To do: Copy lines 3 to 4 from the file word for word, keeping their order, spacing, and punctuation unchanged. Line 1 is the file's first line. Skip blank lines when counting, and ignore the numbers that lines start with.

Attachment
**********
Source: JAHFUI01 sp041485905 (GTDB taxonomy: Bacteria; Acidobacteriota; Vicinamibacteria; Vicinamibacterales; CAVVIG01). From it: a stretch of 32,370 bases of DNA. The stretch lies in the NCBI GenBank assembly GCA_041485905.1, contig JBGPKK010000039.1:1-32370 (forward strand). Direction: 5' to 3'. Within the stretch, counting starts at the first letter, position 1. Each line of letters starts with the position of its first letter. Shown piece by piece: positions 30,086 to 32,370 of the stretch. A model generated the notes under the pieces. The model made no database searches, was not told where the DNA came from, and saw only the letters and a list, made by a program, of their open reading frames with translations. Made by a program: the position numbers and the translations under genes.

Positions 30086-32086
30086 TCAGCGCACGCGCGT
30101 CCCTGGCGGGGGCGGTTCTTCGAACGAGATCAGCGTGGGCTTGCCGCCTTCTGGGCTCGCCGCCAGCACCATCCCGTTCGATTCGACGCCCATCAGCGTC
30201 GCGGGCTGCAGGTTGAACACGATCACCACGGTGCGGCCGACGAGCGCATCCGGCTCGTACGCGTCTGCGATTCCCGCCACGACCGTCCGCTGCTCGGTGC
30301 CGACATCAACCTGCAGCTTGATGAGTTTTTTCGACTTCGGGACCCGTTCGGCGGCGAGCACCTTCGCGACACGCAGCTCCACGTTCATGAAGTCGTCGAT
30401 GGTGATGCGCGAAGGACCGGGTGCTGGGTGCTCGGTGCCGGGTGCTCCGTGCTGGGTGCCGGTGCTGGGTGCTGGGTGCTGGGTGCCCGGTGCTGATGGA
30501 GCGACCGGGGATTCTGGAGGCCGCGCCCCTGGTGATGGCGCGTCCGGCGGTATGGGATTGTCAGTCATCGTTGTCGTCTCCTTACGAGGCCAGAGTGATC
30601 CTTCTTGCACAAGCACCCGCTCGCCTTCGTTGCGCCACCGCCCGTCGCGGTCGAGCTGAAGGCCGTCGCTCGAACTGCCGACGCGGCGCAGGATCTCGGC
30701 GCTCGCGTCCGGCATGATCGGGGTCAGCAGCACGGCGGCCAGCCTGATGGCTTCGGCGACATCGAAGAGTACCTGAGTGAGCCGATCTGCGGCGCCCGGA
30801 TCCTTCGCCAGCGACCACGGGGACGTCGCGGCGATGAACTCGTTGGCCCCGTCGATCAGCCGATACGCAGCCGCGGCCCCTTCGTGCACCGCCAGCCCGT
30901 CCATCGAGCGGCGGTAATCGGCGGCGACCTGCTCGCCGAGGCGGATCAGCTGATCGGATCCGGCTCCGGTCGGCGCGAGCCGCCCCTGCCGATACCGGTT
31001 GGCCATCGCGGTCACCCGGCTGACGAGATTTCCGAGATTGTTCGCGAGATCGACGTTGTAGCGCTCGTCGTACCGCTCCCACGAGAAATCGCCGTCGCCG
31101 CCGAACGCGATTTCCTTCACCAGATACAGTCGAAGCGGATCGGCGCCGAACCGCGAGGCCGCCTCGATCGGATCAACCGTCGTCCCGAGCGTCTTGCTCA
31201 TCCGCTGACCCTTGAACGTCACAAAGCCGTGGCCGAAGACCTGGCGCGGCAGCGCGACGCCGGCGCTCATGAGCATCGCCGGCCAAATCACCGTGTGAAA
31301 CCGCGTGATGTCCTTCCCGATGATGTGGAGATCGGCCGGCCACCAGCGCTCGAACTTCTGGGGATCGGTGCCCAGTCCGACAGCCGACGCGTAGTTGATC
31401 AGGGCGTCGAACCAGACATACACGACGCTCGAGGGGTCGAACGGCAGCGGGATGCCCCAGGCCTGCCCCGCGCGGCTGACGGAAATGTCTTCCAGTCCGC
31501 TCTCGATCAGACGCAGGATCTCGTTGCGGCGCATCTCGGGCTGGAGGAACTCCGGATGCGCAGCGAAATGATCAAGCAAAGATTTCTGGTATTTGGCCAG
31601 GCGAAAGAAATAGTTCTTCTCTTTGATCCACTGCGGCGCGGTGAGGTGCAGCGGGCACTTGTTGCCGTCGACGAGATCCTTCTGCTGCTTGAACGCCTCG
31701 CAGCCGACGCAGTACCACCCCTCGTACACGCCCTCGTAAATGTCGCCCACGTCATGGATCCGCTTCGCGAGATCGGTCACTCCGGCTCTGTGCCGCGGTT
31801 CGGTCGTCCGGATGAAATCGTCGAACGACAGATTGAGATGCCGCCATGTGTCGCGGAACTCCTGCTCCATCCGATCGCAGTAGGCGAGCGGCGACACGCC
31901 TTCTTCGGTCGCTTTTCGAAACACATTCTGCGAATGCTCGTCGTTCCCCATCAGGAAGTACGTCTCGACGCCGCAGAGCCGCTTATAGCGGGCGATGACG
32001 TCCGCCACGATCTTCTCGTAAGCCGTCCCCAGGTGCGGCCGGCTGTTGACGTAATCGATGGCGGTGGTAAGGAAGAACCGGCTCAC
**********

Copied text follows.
30086 TCAGCGCACGCGCGT
30101 CCCTGGCGGGGGCGGTTCTTCGAACGAGATCAGCGTGGGCTTGCCGCCTTCTGGGCTCGCCGCCAGCACCATCCCGTTCGATTCGACGCCCATCAGCGTC